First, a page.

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I want to test this on a desktop

This is pretty easy to do on any common desktop platform:


Recommended - Install the full Visual Studio IDE for a nice development experince

Get the installer here:

Be sure to select the .Net Core cross-platform development workload.

Alternate - Just install the necessary SDKs

Get the installer for the .Net Core 2.1 SDK here:


Get the installer for the .Net Core 2.1 SDK here:

Install the SDL2 library:

brew install sdl2


Instructions good for anything Debian/Ubuntu based. Translating for other package managers of your choice should be trivial:

Install .Net Core 2.1 SDK:

Directions from here:

wget -qO- | gpg --dearmor > microsoft.asc.gpg
mv microsoft.asc.gpg /etc/apt/trusted.gpg.d/
wget -q
mv prod.list /etc/apt/sources.list.d/microsoft-prod.list
chown root:root /etc/apt/trusted.gpg.d/microsoft.asc.gpg
chown root:root /etc/apt/sources.list.d/microsoft-prod.list

apt-get update
apt-get install dotnet-sdk-2.1

Install the SDL2 library:

apt install libsdl2-2.0-0

Now lets run the damn thing already

Use the command line (good for any of the above platforms):

Checkout the repository to a folder on your machine:

git clone

Switch to the project directory:

cd MilwaukeeMakerspacePiFobReader/MmsPiFobReader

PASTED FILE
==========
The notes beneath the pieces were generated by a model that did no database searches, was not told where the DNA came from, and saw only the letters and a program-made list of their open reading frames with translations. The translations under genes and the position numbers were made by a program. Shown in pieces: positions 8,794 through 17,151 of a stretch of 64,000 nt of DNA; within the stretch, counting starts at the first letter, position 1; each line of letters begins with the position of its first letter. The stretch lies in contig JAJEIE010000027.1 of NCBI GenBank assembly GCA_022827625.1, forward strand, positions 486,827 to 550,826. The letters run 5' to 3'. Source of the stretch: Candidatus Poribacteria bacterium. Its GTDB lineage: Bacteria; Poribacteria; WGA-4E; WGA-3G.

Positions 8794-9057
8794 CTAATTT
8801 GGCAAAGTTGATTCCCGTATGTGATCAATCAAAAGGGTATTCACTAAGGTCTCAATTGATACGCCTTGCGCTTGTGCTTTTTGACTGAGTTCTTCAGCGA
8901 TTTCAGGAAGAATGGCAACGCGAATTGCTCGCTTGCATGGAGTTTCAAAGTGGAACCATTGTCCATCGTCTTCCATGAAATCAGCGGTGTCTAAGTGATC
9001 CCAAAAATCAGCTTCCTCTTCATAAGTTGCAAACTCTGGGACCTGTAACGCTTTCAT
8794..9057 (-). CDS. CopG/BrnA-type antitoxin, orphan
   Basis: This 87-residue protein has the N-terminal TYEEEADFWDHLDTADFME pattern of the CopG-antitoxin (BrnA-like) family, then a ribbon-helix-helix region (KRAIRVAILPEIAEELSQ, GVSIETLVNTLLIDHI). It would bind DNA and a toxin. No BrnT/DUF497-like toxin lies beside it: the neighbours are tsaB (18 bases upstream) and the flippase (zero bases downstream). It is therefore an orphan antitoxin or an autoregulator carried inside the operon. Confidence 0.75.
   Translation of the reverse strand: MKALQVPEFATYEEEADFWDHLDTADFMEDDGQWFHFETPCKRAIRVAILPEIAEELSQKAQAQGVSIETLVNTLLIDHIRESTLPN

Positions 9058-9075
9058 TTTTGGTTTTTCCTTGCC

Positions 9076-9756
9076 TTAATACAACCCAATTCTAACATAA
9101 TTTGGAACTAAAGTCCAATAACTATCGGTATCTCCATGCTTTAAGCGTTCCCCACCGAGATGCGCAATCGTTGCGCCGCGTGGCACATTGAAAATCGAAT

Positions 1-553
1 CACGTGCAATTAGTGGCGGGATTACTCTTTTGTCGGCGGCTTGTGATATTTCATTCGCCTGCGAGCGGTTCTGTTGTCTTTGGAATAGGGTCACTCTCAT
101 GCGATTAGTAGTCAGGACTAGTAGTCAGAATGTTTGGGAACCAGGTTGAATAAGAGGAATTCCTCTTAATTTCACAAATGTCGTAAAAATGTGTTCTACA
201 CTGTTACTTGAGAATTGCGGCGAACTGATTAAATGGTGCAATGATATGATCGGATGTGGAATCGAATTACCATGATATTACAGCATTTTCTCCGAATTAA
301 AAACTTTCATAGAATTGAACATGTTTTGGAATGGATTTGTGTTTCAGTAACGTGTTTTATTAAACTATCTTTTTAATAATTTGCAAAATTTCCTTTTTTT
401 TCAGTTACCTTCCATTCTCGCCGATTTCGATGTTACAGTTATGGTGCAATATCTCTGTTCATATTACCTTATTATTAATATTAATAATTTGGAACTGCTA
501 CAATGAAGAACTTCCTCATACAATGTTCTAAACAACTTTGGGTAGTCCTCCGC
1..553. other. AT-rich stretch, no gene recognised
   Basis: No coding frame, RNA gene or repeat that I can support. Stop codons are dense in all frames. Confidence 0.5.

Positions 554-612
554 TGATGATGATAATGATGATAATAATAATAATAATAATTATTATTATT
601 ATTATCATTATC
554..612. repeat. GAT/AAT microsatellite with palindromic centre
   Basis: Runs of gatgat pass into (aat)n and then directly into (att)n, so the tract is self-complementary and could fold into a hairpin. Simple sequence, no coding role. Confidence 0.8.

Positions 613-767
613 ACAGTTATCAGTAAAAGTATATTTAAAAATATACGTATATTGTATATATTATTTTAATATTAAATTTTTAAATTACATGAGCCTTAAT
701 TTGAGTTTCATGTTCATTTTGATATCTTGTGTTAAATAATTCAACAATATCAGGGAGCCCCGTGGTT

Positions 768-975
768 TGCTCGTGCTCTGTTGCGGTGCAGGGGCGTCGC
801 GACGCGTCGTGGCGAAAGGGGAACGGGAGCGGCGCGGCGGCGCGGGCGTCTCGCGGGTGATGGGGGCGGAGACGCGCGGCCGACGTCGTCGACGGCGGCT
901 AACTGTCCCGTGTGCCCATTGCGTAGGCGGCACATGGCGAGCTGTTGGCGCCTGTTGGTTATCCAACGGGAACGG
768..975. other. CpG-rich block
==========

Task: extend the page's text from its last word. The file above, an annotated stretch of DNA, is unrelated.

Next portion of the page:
Build the project:

dotnet build

And run the project:

dotnet run

You'll probably get this message the first time it runs:

Reader Id is not

To fix this you need to give this install an integer reader id, that corresponds to one on the authentication server that it will be connecting to. You do this by setting it in a simple text file named readerid.txt saved in the working directory. This is the only machine side configuration that is done on the reader. Everything else gets configured by the API server upon first connection. As an example, lets use 5, which is conviently configured as Test Reader at Milwaukee Makerspace.

echo '5' > readerid.txt

Now lets try again:

dotnet run

If it loaded correctly, you are ready to test and develop! Otherwise proceed:

"You stupid fuck, it's still broken!" - You probably see this error:

Cannot reach

If you aren't working inside the actual Milwaukee Makerspace building, you'll need to be running your own copy of the API server on your local network for the reader to connect to. That is beyond the scope of this tutorial. Find out about that project and over here:

Now that you have an API server to connect to, The reader is designed to use the SSDP to find it automatically, so it should connect all on its own within a few seconds of the API becoming available. If it does not, your network may have firewalls in place that block this. You can override the SSDP by creating another text file named server.txt with a DNS name or an IP address to connect directly to. We'll use the address of the API server at Milwaukee Makerspace.

echo '' > server.txt

Or use Visual Studio on Windows: